Fire safety signs and symbols, and their meanings | CheckFire
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Fire safety signs and symbols, and their meanings

Fire safety signs are everywhere. Not only are they vital in making environments safe and directing appropriate action in the face of danger, they’re also compulsory and required to be compliant with fire safety regulations. But are you aware of the variety of fire safety sign meanings? Would you know what to do in the event of emergency?

Here, we pose some frequently asked questions with their answers, so you can check whether your knowledge of fire safety signs and meanings is up to scratch.

What information does a fire safety sign give you?

The Health and Safety (Safety Signs and Signals) Regulations 1996 define safety signs as something that provides “information or instruction about safety or health at work… by a combination of shape, colour and a symbol or pictogram which is rendered visible by lighting of sufficient intensity. In practice, many signboards may be accompanied by supplementary text, e.g., ‘Fire exit’, alongside the symbol of a moving person.”

In short, fire safety signs communicate the safest course of action to take, either preventative or reactive, in the context of fire safety.

How many categories of fire safety signs are there? 

British and International standards categorise fire safety signs into eight main groups:

  • Escape route location signs
    • Identify the direction of travel to escape or exit a building and indicate doorways and openings that will lead to a place of safety. These signs aim to make an evacuation as quick, simple and efficient as possible. Is your fire escape plan the best it can be? Check here.
  • Emergency exit and emergency door release signs
    • Highlight emergency exits and demonstrate opening instructions. These signs should be used on all doors featuring security devices (such as push-to-release opening mechanisms and sliding mechanisms) and doors specifically used for emergency escape. View the range.
  • Safe condition signs
    • Clearly mark and distinguish first aid equipment and its location and provide emergency instructions for people with special needs. Examples include the first aid sign and emergency eye wash sign.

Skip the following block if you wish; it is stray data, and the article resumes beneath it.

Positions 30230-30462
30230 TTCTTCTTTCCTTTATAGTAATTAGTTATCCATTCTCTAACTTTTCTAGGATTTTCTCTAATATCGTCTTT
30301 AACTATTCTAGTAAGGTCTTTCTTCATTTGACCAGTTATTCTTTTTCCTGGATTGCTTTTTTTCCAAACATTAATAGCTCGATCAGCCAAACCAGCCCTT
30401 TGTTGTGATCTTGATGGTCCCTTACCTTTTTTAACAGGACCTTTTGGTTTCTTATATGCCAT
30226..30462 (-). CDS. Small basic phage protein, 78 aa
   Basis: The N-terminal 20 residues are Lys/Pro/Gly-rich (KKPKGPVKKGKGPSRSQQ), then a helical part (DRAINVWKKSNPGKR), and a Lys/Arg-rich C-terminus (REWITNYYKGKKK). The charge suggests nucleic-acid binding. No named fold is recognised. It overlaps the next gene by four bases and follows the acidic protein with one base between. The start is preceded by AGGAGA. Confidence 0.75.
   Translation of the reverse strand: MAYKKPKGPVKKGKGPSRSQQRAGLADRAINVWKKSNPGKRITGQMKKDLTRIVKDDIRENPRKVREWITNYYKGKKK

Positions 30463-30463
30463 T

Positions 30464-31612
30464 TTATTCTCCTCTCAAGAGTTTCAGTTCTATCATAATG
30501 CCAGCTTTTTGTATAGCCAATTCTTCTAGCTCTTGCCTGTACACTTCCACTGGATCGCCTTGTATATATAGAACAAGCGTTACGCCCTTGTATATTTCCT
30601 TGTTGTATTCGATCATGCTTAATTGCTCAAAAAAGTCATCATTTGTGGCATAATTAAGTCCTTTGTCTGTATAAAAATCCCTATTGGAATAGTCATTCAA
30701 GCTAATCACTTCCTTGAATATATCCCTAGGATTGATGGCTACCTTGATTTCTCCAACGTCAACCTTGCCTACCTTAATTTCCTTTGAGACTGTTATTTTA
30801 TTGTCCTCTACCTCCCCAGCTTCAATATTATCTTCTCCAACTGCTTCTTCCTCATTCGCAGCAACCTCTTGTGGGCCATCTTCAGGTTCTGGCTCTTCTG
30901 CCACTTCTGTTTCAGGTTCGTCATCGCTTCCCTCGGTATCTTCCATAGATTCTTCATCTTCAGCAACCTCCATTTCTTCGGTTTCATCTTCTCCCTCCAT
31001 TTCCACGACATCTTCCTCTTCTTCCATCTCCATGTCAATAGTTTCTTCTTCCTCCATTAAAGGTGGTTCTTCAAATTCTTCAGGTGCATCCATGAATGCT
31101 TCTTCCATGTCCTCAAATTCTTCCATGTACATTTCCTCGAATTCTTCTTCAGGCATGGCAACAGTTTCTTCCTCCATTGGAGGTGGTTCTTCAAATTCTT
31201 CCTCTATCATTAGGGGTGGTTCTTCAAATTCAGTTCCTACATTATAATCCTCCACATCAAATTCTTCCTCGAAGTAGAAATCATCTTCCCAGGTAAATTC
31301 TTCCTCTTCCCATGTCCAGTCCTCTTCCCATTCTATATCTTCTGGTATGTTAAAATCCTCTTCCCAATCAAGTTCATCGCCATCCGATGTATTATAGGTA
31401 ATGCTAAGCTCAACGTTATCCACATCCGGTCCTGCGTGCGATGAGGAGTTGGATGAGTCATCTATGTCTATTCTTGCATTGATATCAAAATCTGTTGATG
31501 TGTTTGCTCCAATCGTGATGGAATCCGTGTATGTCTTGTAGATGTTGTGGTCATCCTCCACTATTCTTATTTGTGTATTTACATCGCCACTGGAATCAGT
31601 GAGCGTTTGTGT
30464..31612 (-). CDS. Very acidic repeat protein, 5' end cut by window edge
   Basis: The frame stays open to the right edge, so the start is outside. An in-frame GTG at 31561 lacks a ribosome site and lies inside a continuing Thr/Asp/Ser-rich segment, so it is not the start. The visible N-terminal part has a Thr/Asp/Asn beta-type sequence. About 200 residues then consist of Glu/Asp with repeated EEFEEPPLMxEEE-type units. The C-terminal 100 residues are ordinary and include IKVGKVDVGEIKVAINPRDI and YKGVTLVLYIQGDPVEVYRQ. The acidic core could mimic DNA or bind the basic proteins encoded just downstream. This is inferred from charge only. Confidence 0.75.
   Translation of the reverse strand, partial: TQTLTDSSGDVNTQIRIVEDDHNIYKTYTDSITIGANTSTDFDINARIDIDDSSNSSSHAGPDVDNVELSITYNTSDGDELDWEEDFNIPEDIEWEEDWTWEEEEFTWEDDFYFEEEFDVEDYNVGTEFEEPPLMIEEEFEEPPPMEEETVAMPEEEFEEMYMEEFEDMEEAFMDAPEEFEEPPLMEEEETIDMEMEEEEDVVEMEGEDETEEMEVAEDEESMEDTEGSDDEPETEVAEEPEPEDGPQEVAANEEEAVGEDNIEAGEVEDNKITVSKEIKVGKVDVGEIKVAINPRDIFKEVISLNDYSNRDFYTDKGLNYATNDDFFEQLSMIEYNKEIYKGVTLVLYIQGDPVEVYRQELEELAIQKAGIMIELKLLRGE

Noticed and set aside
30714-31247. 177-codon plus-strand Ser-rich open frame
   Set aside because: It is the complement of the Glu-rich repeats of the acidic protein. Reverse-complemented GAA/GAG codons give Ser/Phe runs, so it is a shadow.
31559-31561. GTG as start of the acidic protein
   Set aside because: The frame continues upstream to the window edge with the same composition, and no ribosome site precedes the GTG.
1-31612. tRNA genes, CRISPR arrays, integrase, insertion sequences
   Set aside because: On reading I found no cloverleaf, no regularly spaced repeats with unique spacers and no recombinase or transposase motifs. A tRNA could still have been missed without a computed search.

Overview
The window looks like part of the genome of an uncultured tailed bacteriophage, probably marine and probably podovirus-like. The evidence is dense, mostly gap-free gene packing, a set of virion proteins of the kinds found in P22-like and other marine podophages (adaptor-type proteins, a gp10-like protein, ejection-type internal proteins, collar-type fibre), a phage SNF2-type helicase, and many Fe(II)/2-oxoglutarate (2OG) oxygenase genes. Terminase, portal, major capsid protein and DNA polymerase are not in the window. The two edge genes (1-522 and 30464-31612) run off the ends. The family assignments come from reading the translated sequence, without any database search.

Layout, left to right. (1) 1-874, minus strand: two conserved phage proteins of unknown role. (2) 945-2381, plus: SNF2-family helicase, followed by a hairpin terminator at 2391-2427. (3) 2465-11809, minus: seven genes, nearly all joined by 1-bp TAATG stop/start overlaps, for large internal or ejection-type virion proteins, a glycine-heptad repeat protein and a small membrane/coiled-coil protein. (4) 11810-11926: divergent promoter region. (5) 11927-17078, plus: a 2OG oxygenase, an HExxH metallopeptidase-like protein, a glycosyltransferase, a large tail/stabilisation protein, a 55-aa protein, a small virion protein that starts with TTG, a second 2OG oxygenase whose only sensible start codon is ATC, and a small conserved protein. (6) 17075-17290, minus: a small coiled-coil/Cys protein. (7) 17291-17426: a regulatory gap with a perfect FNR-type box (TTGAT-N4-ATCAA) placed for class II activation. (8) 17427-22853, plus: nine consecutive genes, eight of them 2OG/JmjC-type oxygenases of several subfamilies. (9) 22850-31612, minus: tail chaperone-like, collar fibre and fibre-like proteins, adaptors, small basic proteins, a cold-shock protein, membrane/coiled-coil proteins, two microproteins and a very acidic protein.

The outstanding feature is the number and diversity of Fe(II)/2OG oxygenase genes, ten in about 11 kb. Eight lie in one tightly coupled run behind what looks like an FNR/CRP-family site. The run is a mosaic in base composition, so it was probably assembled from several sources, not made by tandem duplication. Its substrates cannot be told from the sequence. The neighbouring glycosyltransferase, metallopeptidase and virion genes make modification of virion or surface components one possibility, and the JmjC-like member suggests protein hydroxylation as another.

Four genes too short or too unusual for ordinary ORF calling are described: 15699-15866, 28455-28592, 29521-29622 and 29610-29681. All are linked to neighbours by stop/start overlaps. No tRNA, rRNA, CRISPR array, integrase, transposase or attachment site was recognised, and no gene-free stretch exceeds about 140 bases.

• Mandatory signs
  • Fire action signs
    • Provide all building occupants with fire safety information and instructions on what to do in the case of a fire. An example might be a fire action chart.
  • Fire alarm and firefighting equipment signs
  • Hazardous materials and atmospheres signs
    • Warn people to be careful or take precautions in high-risk areas, such as industrial buildings where flammable materials and explosive substances are often found.
  • Prohibition signs
    • Inform occupants of inappropriate behaviours which may cause a risk or fire hazard. These signs include things such as ‘smoking strictly forbidden’ and ‘authorised personnel only’.


What do the fire safety signs’ colours indicate?

Red – denotes danger and indicates the location of fire safety equipment. Signs in this colour include those of fire alarms, firefighting equipment (including fire extinguisher ID signs) and prohibition.

Yellow – symbolises warning and is therefore the colour of hazardous materials and atmospheres signs. 

Green – indicates emergency escape, first aid and safety. It’s the colour used for signs such as escape route location, emergency door release, fire exit signs and fire assembly point signs.

Blue and white – indicates a specific required behaviour or action. These colours are used for mandatory signs and fire action signs, including fire door signs.

What are the legal duties and obligations surrounding fire safety signs?

It goes without saying that, as both a legal requirement and a vital safety measure, fire safety signage should never be overlooked. In fact, the Health and Safety (Safety Signs and Signals) Regulations 1996 requires employers, landlords and building owners to provide specific safety signs wherever there is a risk or hazard that has not been avoided or controlled by other means, unless the risk is not significant, or the use of a sign would not reduce it.

There are specific, stringent requirements for safety signs, such as the shape, colour and size. One of the main regulations is that all safety signs must include a symbol or pictogram that clearly defines its meaning. Text can be used to aid understanding, but text-only signs are not permitted.

When fire safety signs are used, the ‘responsible person’ – as defined in the Regulatory Reform (Fire Safety) Order 2005 – must ensure they are well maintained, with any faded or defective signs replaced. They should also explain the signs to people who work within the building, making sure they understand the meaning and actions to be taken in correspondence with them.

Check that all fire safety signage is up to date on your premises, and download our Fire Safety Signs Brochure to view our comprehensive range of signs.

The content of the CheckFire blog is for general information purposes only. While we make every effort to ensure accuracy at the time of publication, under no circumstances should it be considered professional advice. Any reliance you place on the information is at your own risk. Always seek the advice of a fire professional for your particular circumstances and requirements.

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